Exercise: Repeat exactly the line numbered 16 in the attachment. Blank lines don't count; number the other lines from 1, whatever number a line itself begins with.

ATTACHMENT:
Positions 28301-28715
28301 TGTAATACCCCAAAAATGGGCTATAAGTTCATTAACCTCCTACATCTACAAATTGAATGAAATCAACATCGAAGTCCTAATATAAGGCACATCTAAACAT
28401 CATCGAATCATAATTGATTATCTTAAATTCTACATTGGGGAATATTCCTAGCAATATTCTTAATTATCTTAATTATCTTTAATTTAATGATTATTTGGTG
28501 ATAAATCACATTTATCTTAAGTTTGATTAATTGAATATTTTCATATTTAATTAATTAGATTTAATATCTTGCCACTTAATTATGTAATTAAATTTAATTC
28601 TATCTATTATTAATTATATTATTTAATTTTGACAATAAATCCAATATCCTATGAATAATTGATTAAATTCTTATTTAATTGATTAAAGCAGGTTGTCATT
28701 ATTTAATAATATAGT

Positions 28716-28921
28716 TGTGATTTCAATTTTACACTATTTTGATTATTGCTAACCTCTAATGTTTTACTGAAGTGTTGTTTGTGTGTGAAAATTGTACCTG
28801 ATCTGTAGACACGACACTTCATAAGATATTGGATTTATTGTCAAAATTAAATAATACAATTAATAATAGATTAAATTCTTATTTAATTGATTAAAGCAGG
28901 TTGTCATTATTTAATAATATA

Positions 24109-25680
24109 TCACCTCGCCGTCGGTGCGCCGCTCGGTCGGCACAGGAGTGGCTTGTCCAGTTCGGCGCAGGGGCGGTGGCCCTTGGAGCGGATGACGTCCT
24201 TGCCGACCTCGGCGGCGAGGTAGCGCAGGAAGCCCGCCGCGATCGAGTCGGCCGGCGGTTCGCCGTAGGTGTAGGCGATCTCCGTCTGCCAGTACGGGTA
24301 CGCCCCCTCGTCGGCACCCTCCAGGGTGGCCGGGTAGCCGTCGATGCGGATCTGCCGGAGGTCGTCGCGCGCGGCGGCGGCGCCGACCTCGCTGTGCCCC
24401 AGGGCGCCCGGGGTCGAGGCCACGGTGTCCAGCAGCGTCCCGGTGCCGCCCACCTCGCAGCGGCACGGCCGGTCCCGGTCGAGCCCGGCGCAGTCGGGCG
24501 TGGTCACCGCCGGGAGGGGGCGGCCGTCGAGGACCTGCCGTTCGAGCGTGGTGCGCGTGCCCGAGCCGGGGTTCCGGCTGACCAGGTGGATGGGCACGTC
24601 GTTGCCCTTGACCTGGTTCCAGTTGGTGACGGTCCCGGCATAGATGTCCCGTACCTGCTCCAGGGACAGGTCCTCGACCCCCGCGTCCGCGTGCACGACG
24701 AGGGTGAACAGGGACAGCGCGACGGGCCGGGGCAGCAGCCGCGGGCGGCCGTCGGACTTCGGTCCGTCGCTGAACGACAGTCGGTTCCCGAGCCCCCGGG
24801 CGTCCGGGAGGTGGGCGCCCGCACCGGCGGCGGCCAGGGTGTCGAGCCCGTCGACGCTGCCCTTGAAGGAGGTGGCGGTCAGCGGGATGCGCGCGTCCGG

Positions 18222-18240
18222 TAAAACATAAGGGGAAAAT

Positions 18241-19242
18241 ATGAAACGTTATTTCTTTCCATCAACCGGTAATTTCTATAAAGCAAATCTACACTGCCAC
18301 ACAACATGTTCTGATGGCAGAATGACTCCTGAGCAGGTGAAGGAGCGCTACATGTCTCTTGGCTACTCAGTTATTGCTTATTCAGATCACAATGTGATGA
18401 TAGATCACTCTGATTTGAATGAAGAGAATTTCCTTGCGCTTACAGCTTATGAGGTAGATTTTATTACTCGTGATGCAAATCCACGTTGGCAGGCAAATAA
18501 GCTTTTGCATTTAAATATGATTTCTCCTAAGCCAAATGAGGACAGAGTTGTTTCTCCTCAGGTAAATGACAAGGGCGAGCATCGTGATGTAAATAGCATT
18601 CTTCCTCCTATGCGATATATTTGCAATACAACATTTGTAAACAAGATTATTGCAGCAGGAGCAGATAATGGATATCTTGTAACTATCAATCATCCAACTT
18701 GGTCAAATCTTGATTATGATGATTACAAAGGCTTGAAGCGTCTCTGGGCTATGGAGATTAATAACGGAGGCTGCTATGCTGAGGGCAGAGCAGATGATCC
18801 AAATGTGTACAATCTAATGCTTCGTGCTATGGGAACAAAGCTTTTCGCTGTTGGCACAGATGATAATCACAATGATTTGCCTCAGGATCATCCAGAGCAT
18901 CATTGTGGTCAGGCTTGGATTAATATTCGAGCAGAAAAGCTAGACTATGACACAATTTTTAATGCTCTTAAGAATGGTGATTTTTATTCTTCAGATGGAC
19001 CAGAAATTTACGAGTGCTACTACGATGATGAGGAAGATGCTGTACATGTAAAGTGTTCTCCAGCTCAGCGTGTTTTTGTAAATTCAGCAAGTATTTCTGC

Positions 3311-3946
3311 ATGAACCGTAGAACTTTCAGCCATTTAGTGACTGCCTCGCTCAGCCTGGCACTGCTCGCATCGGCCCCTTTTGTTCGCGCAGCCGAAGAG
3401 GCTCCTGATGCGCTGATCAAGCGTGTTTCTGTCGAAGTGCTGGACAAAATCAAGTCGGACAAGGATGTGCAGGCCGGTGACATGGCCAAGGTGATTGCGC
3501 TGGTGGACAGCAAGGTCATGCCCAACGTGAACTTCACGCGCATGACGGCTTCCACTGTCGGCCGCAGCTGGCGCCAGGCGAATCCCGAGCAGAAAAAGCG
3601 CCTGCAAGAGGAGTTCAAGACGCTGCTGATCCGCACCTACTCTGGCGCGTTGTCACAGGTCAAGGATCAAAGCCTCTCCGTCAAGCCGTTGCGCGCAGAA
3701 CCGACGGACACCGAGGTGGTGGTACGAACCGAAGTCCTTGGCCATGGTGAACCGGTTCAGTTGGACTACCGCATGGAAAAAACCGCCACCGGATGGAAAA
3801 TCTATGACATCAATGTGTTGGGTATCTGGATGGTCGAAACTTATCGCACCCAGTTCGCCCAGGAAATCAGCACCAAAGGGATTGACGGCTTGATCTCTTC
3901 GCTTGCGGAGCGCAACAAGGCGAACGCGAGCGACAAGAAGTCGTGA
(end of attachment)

24501 TGGTCACCGCCGGGAGGGGGCGGCCGTCGAGGACCTGCCGTTCGAGCGTGGTGCGCGTGCCCGAGCCGGGGTTCCGGCTGACCAGGTGGATGGGCACGTC